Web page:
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Table of Contents




Flash Card

Connecting To the Wildcard Bus

Selecting the Wildcard Address

Installing the CF Card

CF Card Software Package User Guide and Glossary

How To Install the CF Software

Using the Driver Code with C

Using the Driver Code with Forth

CF Card Software

Categorized List of Functions and Constants

ATA Failure Codes

ATA Primitives

CF Card Information


File Access and Position Modes

File I/O

File Processing

File System Error Handling


Overview of Glossary Notation

Using the File System Functions

Commonly Used Terms

String Parameters and the Use of THIS_PAGE

Access Privileges

Root Directory Only and File Name Restrictions

File Position Indicator

Error Handling

Real-Time Clock on the Host Computer Enables Time/Date Marking of Files 12


Automatic Initialization and File Processing

Upgrade note for former Memory Interface Board (MIB) Users

How To Create and Use an AUTOEXEC.QED File

Compile a Program into Flash Memory

Create a Set of Image Files

Transfer the Image File Contents into Memory

Restrictions on Software Upgrades

Recovering from Buggy AUTOSTART.QED Files

Compact Flash Card Software Package Main Glossary

Upgrade Notice for Prior Users of the Memory Interface Board

Sample FILEDEMO.C File (pdf)

Sample FILEDEMO.4th File (pdf)

CF Wildcard Hardware Schematic

The Compact-Flash Wildcard and
CF Card Software Package User Guide

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Overview of Glossary Notation

The main glossary entries presented in this document are listed in case-insensitive alphabetical order (the underscore character comes at the end of the alphabet). The keyword name of each entry is in bold typeface. Each function is listed with both a C-style declaration and a Forth-style stack comment declaration as described below. The "C:" and "4th:" tags at the start of the glossary entry distinguish the two declaration styles.

The Forth language is case-insensitive, so Forth programmers are free to use capital or lower case letters when typing keyword names in their program. Because C is case sensitive, C programmers must type the keywords exactly as shown in the glossary. The case conventions are as follows:

  • Function names begin with a capital letter, and every letter after an underscore is also capitalized. Other letters are lower case, except for capitalized acronyms such as "ATA".
  • Constant names and C macros use capital letters.
  • Variable names use lower case letters.

It is best to discuss glossary notation in terms of an example. Here is a partial glossary entry:

C: int File_Open( char* name_addr, uint name_page, int name_count, int access_mode )
4th: File_Open ( name_xaddr\name_count\access_mode -- file_id )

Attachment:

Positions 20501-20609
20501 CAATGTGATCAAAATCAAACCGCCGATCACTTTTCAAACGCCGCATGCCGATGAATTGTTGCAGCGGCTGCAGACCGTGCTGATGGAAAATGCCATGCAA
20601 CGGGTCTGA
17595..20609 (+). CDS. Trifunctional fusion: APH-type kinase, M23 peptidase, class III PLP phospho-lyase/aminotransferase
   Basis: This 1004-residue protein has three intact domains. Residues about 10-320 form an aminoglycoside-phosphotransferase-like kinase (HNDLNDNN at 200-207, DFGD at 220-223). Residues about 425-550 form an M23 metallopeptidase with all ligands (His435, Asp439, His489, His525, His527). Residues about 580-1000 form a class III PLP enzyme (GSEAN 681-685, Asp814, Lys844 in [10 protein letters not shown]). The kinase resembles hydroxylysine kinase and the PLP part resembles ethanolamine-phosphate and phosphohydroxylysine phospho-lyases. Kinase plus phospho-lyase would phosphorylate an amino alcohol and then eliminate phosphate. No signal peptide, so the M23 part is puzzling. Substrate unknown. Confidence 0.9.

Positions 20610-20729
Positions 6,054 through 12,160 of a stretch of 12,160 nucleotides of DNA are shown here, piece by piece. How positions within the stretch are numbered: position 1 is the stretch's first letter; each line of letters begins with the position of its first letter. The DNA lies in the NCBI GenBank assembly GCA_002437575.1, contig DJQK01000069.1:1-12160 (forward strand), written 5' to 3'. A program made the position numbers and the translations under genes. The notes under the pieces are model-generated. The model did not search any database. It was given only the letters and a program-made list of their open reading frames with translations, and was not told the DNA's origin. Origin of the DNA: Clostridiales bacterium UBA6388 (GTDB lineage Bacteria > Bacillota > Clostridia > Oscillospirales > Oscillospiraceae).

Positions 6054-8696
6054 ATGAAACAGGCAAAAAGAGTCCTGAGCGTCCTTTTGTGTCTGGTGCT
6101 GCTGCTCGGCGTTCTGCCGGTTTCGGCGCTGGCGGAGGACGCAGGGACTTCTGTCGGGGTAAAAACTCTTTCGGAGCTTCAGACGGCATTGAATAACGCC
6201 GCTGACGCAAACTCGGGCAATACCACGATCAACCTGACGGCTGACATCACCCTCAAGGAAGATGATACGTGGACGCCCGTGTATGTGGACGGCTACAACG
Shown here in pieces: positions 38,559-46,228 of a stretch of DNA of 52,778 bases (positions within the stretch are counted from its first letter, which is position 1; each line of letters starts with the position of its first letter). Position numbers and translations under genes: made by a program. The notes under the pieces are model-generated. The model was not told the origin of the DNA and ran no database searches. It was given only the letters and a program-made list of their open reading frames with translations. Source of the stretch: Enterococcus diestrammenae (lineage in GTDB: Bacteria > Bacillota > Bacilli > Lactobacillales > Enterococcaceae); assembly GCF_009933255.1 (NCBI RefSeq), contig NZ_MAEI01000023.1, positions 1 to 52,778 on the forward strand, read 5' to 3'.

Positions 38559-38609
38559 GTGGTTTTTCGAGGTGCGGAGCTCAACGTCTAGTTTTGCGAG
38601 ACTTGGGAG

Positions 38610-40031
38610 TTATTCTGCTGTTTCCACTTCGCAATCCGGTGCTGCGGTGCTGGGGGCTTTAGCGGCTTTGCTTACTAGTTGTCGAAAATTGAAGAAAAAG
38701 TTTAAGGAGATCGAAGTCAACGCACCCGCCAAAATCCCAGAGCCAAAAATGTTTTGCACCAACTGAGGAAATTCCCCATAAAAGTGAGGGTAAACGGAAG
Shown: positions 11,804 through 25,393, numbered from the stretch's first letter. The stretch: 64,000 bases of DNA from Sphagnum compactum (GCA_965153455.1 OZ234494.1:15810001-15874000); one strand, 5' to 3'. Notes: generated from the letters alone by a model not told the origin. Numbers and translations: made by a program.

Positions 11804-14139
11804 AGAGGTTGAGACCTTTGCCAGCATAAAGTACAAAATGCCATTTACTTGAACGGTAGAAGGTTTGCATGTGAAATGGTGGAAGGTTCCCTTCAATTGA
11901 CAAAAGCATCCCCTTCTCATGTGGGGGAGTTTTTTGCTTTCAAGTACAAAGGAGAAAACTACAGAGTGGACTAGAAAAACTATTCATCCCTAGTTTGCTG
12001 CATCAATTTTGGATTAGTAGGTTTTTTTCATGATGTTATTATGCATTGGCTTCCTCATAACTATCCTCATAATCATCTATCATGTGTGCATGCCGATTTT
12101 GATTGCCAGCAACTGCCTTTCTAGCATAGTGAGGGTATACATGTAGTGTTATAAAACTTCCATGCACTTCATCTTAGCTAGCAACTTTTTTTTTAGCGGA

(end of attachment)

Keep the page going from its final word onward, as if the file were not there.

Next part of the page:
Opens in the root directory the file having the name and extension contained in the name_addr string, and assigns access privileges as specified by the access_mode. Returns a non-negative file_id if the open was successful. ... Valid access modes are R_MODE, RPLUS_MODE, W_MODE, WPLUS_MODE, A_MODE, and APLUS_MODE. ... The filename is passed to the function as a character string whose first byte is at the specified name_addr on the specified page. Forth programmers should pass a string that has been "unpacked" using the COUNT function. C programmers must pass name_count = -1 to inform the function that this is a null-terminated string. C programmers will typically pass the THIS_PAGE macro (defined in \include\mosaic\types.h) to specify the name_page parameter. ... "Long file names" (that is, more than 8 characters in the name) are not supported. ...

The C declaration is first: the returned data type is shown before the function name, and the comma-delimited input parameters are listed between parentheses showing the type and a descriptive name for each. In this example, the returned file_id (file identifier) parameter is an integer (int), and the input parameters are a pointer to a character string (char*) and the memory page upon which the string resides, the integer count of the string, and an integer access mode.

The Forth declaration contains a "stack picture" between parentheses; this is recognized as a comment in a Forth program. The items to the left of the double-dash ( -- ) are input parameters, and the item to the right of the double-dash is the output parameter. Forth is stack-based, and the first item shown is lowest on the stack. The backslash ( \ ) character is read as "under" to indicate the relative positions of the input parameters on the stack. In the Forth declaration the parameter names and their data types are combined. All unspecified parameters are 16-bit integers. Forth promotes all characters to integer type. An "xaddr" is an "extended address", meaning a 32-bit address that contains page information. The presence of "xaddr" or "xbuf" in a parameter name means that it is a 32-bit address parameter. Forth refers to 32-bit integers as "double" numbers indicated by "d." names. For example, Card_Size returns parameter "d.size".

The presence of both C and Forth declarations is helpful: the C syntax explicitly shows the types of the parameters, and the Forth declaration provides a descriptive name of the output parameter.

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